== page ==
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Interim findings show promise in decreasing shortness of breath from hypertrophic cardiomyopathy

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A new drug has promised to help people with heart disease who suffer from shortness of breath, according to the conclusion of a study presented today at the American Academy of Sciences (ACC) in Washington, DC

Florian Rader, MD, MSc, professor of cardiology and medical director of the Center for Hypertension at the Smidt Heart Center in Cedars-Sinai, presented the results of an international trial showing that the drug, mavacamten, facilitated . respiratory failure in patients with obstructive pulmonary disease hypertrophic cardiomyopathy.

The nature of the organism results in the thickness of the heart muscle, and as a result. heart muscle Cells grow and the stain often develops between cells. Patients with this condition usually experience shortness of breath, chest compressions, frequent heartbeats, and, although not uncommon, sudden cardiac arrest.

“Still, the treatment of hypertrophic cardiomyopathy has been ineffective, leaving many patients with symptoms and often, in need of abuse or even. open-heart surgery“Says Rader, who served as chief clinical research researcher at Cedars-Sinai and a leading ACC authoritative writer for the heart in hypertrophic cardiomyopathy. in the symptoms and an important measure of heart disease.

As Rader, executive director of the Center for the Treatment of Hypertrophic Cardiomyopathy at Cedars-Sinai, explains in a late-stage presentation, mavacamten demonstrates initial success in eliminating symptoms associated with the condition – especially shortness of breath, which will may be weak for patients with heart disease. .

Key data from clinical trials — shared by Rader on ACC22 — include:

  • The mean age of the 231 clinical trials participants was 60 years, and 39% of those on the test were female. The average follow-up was 62 weeks.
  • 69% of test participants improved shortness of breath after 48 weeks of treatment.
  • Treatment with mavacamten is generally well tolerated, and no new safety concerns are found during long-term follow-up.

Since the condition was first described 60 years ago, Rader said no specific treatment options have been developed.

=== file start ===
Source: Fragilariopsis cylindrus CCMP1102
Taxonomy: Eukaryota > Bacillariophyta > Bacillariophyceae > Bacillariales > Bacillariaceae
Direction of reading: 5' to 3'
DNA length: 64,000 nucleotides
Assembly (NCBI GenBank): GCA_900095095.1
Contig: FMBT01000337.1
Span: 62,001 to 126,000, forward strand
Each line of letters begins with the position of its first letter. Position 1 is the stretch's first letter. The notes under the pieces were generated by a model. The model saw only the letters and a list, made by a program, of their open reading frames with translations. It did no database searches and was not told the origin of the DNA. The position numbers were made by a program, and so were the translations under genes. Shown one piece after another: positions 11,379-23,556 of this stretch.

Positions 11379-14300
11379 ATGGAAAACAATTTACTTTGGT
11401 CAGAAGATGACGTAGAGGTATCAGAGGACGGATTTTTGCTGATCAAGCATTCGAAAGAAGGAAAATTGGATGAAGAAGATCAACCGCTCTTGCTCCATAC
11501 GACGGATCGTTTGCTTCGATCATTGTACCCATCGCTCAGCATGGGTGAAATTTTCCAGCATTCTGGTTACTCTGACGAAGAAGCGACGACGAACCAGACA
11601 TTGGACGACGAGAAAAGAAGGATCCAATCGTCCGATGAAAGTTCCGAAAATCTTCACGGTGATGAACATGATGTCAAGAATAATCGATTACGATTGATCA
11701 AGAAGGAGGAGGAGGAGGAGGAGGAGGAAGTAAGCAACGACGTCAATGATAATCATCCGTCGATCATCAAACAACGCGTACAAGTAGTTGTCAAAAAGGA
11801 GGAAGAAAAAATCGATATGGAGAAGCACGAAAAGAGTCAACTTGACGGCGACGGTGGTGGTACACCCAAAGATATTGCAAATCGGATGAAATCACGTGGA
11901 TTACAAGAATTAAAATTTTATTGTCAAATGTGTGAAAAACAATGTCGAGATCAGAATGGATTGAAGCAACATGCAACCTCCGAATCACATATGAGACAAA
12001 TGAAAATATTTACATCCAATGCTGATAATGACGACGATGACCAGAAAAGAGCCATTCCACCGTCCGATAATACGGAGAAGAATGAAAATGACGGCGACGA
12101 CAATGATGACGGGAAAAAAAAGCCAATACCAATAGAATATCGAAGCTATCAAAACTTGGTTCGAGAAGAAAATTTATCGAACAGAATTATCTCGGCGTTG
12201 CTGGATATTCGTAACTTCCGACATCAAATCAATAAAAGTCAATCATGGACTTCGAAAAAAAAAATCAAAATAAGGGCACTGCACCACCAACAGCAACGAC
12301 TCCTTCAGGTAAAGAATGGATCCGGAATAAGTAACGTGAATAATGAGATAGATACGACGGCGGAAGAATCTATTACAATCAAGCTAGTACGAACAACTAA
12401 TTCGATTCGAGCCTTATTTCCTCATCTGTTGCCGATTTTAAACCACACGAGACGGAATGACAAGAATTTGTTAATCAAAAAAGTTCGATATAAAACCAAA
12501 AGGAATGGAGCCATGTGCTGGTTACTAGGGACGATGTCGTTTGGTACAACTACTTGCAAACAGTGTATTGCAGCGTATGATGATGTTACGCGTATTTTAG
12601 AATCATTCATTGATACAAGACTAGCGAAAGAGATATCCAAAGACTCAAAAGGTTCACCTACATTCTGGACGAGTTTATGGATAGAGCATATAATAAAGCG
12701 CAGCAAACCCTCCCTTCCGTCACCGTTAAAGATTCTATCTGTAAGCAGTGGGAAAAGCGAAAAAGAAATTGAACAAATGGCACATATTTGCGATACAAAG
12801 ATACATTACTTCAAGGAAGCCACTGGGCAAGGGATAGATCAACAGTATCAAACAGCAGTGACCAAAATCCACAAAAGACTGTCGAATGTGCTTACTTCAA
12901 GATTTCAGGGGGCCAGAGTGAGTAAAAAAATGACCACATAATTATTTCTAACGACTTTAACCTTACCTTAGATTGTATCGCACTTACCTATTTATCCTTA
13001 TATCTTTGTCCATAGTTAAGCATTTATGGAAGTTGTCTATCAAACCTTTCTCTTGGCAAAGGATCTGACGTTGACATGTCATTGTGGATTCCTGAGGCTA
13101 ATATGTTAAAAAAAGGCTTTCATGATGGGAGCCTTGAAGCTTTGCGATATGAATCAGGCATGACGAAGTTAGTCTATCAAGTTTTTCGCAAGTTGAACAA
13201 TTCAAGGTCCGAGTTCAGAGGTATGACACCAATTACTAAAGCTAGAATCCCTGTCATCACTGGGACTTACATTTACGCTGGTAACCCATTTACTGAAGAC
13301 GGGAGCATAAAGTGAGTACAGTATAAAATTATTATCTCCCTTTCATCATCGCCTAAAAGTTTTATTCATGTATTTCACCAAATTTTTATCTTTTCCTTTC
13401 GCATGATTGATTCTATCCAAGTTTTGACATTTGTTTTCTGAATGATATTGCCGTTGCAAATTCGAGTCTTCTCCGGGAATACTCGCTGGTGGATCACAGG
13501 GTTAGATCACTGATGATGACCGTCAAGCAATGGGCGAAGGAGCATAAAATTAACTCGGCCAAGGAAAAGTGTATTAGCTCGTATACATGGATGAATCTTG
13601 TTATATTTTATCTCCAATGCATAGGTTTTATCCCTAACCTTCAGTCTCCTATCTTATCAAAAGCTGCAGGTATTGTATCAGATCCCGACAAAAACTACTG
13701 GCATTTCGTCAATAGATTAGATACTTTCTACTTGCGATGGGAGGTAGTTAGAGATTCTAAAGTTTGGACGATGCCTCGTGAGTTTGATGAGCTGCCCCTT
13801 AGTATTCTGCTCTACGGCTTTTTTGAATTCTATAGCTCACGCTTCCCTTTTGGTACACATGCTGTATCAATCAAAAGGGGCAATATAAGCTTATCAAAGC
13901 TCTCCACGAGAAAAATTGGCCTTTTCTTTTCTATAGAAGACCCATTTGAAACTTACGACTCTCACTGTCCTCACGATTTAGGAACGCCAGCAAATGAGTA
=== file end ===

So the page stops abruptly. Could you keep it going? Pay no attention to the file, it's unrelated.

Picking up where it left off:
While the incidence of hypertrophic cardiomyopathy is about 1 in every 200 patients, Rader said the underlying condition is not well understood.

“Most patients have the condition – and often feel short of breath or heartbeat – but their doctor does not recognize these symptoms as they arise from hypertrophic cardiomyopathy,” Rader said. “Instead, their doctors may tell patients that they have no plan, need to lose weight or are suffering from anxiety.”

The best way, according to Rader, is to start treating the patient’s symptoms first. If shortness of breath is a major concern, the doctor should listen to the patient’s heart for complaints, followed by an electrocardiogram, and, finally, an echocardiogram, which will usually result in an accurate diagnosis.

Christine M. Albert, MD, MPH, professor, head of the Department of Cardiology and Lee and Harold Kapelovitz Distinguished Chair in Cardiology, said this. treatment options It is designed specifically for hypertrophic cardiomyopathy — a welcome change for patients who have suffered for years.

“This is the highest and longest report of mavacamten in hypertrophic patients cardiomyopathy, “said Albert, who also joins the ACC.” We are encouraged to learn that it reaffirms health and effectiveness. We are proud to be at the forefront of bringing this treatment to patients. “

The drug was developed by Bristol Myers Squibb and approved by the US Food and Drug Administration.


Experiments show the effectiveness of the drug in almost 80% of patients with hypertrophic cardiomyopathy


hintPreliminary research shows promise to reduce respiratory failure from hypertrophic cardiomyopathy (2022, April 3) restored 3 April 2022 from https://medicalxpress.com/news/2022-04-interim-decreasing-shortness-hypertrophic-cardiomyopathy .html

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